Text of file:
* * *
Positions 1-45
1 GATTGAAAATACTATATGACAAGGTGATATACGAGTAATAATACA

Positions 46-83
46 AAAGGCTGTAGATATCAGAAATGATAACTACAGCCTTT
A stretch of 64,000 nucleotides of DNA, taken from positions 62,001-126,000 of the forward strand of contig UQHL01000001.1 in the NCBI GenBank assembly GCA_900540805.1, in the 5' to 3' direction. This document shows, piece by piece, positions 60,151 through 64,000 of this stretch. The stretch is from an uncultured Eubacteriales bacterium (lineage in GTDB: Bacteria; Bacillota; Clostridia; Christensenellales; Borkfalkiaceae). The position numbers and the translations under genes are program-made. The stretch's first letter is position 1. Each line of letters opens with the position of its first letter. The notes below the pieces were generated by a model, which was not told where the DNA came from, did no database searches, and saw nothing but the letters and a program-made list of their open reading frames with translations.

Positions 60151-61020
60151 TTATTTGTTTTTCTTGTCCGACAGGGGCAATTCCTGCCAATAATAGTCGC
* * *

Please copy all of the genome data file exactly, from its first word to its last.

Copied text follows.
Positions 1-45
1 GATTGAAAATACTATATGACAAGGTGATATACGAGTAATAATACA

Positions 46-83
46 AAAGGCTGTAGATATCAGAAATGATAACTACAGCCTTT
A stretch of 64,000 nucleotides of DNA, taken from positions 62,001-126,000 of the forward strand of contig UQHL01000001.1 in the NCBI GenBank assembly GCA_900540805.1, in the 5' to 3' direction. This document shows, piece by piece, positions 60,151 through 64,000 of this stretch. The stretch is from an uncultured Eubacteriales bacterium (lineage in GTDB: Bacteria; Bacillota; Clostridia; Christensenellales; Borkfalkiaceae). The position numbers and the translations under genes are program-made. The stretch's first letter is position 1. Each line of letters opens with the position of its first letter. The notes below the pieces were generated by a model, which was not told where the DNA came from, did no database searches, and saw nothing but the letters and a program-made list of their open reading frames with translations.

Positions 60151-61020
60151 TTATTTGTTTTTCTTGTCCGACAGGGGCAATTCCTGCCAATAATAGTCGC